Cerebral malaria is a deadly complication of malaria infection associated with the accumulation of P. falciparum infected erythrocytes (IEs) in cerebral microvasculature, but the molecular mechanisms of pathogenesis are still poorly understood. IE binding is primarily mediated by a large family of proteins, called the var genes or P. falciparum erythrocyte membrane protein 1 (PfEMP1). Our group and others recently discovered that specific PfEMP1 proteins, termed DC8 and DC13, encode cerebral binding activity and are associated with cerebral malaria infections in children. In this project, we will characterize the host binding partners that mediate DC8-infected erythrocyte adhesion to brain endothelial cells and characterize signaling pathways that may be initiated by P. falciparum cytoadhesion. We will further investigate if DC8 and DC13 are the principal var products that mediate high affinity binding to brain endothelial cells and define critical interaction residues tat mediate parasite adhesion to a novel brain receptor adhesion candidate. These studies will contribute to a detailed characterization of the molecular mechanisms associated with P. falciparum-IE sequestration in brain and define endothelial signaling pathways that may contribute to cerebral malaria pathogenesis.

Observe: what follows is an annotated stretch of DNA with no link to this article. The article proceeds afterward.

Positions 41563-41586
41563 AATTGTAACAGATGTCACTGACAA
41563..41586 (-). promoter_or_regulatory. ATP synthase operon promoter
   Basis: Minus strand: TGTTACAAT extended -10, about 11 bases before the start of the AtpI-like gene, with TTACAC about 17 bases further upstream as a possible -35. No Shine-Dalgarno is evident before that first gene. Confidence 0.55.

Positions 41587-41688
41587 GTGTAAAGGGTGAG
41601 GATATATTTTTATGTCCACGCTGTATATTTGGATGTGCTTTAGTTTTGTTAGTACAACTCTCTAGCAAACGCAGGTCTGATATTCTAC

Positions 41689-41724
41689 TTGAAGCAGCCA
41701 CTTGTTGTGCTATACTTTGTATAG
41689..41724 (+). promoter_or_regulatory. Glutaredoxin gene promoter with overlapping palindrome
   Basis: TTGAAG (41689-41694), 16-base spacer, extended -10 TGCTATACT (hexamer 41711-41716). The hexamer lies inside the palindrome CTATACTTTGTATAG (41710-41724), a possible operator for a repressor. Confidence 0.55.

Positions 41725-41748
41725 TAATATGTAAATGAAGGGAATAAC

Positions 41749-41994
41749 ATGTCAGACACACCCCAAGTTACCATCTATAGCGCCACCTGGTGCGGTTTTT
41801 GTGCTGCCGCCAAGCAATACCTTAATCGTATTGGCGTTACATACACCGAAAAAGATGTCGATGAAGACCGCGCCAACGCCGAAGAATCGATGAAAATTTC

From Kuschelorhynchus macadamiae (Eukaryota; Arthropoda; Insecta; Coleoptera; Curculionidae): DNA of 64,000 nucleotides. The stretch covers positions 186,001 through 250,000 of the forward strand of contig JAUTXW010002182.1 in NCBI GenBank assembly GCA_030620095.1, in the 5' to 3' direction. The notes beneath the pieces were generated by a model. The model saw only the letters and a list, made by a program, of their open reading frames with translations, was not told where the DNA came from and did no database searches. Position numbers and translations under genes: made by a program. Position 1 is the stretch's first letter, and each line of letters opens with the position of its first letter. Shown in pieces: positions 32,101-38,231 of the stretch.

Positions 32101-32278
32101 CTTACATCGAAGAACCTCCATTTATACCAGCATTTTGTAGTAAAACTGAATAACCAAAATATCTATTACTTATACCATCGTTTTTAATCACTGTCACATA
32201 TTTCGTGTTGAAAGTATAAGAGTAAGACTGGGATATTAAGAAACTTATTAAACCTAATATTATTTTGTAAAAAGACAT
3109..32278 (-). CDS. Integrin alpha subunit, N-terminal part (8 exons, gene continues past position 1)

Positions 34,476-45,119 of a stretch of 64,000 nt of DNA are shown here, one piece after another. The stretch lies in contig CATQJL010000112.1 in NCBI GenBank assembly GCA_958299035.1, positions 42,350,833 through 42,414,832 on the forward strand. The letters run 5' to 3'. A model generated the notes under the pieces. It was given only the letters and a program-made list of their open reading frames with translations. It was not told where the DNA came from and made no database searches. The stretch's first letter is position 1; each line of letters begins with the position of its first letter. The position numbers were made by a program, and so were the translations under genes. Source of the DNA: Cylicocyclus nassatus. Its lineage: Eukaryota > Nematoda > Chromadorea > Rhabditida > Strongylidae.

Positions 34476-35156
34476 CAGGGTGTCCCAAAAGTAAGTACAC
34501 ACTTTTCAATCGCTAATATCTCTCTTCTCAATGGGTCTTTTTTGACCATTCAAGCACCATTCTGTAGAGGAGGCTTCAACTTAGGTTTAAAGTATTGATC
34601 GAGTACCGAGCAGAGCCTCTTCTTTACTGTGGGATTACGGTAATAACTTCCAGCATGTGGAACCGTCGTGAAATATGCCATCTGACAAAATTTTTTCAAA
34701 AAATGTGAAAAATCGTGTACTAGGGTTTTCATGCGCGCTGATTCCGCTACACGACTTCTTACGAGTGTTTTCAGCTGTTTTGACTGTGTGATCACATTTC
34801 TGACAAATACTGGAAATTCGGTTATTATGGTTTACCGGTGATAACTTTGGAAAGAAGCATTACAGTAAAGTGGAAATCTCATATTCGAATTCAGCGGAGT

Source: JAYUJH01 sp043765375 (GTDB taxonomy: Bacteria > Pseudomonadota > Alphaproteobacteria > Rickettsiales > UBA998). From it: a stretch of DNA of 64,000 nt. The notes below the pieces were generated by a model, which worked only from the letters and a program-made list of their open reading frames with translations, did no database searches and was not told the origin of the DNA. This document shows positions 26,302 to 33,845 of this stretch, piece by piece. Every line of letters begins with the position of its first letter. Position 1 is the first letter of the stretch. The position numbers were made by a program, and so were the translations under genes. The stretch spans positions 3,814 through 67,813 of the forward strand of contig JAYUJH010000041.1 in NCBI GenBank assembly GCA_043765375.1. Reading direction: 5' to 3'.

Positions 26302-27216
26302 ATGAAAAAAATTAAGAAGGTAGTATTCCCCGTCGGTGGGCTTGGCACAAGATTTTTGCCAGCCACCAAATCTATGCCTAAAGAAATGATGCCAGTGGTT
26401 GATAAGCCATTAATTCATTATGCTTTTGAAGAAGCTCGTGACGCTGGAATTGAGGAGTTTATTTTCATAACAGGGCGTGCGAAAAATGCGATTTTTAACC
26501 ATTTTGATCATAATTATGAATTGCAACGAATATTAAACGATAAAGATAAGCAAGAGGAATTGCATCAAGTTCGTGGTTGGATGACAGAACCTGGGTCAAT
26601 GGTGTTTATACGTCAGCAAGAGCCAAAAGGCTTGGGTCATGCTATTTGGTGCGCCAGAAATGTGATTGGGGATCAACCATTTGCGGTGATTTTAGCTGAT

The project described here will increase our understanding of how P. falciparum infected erythrocytes sequester in the brain and cause the deadly malaria complication cerebral malaria. Determining the molecular mechanisms of cerebral binding may lead to interventions to treat cerebral malaria and improve patient outcomes.
|Smith, Joseph D (2014) The role of PfEMP1 adhesion domain classification in Plasmodium falciparum pathogenesis research. Mol Biochem Parasitol 195:82-7|